George Sarant

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Once there was a time when Hollywood provided millions of people with an escape from the travails of daily life in America and around the world. The objective was nothing more than to provide mass entertainment to a wide audience without any further pretense. In the days of the great studios patriots like Louis B. Mayer ran a tight ship. But eventually due to ill-advised government anti-trust proceedings and the rise of television the studio system broke down, and in that vacuum power was grabbed by sleazy agents. The glamour days persisted through the 1950s, but eventually the great stars passed on and were never really replaced.

Hollywood stood for entertainment, and as long as that was the case it was appreciated by everyone. it was something we had in common. No matter what political divisions there might have been in the outside world they seldom were manifest in entertainment, which was there for everyone, despite their differences. In the 60s things started to change due to sharp political divisions, and stars, untethered by studio common sense, became overtly more political. But then there was still some balance, and for every Jane Fonda there was a John  Wayne, but all still behaved professionally. Jane Fonda won her Oscar at the pinnacle of her political radicalism, but even she, when accepting her award, did not go off on a political speech, but instead, to her credit, said that there is a lot the say but this isn’t the time or place to say it.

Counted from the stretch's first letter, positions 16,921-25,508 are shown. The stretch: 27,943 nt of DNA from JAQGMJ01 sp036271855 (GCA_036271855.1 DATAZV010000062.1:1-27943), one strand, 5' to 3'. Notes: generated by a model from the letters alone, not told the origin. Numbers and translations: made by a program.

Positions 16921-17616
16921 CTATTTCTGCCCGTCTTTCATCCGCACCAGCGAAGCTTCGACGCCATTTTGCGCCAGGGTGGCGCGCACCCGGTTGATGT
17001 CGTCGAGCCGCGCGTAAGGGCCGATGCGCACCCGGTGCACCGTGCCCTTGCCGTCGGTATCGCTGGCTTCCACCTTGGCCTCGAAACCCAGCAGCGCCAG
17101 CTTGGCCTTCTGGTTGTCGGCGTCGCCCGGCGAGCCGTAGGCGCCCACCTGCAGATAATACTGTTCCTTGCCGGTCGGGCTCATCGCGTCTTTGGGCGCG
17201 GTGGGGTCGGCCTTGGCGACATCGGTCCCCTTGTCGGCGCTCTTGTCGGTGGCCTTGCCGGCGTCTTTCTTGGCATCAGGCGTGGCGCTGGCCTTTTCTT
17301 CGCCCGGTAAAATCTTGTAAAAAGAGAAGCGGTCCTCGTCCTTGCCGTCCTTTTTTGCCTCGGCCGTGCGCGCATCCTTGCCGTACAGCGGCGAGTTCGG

How things have changed. Now too many feel the self-indulgent necessity to make political statements, taking advantage of a public moment in the spotlight they were provided only because of their entertainment work, not for their political insight.  It isn’t just the “talent” that feels compelled to behave like this; it permeates the whole industry from the very top, as the industry leadership is of one mind politically. Anyone taking not just an opposing viewpoint, but simply wanting to remain apolitical is subject to pressure and hostility.

But the end result is that they have killed the Hollywood that once pleased everyone. They have alienated half the audience and have gone a long way towards turning “Hollywood” into something of an epithet by abusing a platform that exists only because of the achievements of old Hollywood, not this pale echo, this decrepit residue, of what once was. The more this goes on the less audience there will be for various award shows, and this will likely be the case with this year’s Oscar ceremony. The decline will continue thanks to these unbridled egos. The Grammy’s at least provide a great deal of straight entertainment. The Oscars are worse than a bore, they are an irritant and I, and millions of others wont’ be watching.


Written by georgesarant

February 26, 2017 at 1:22 AM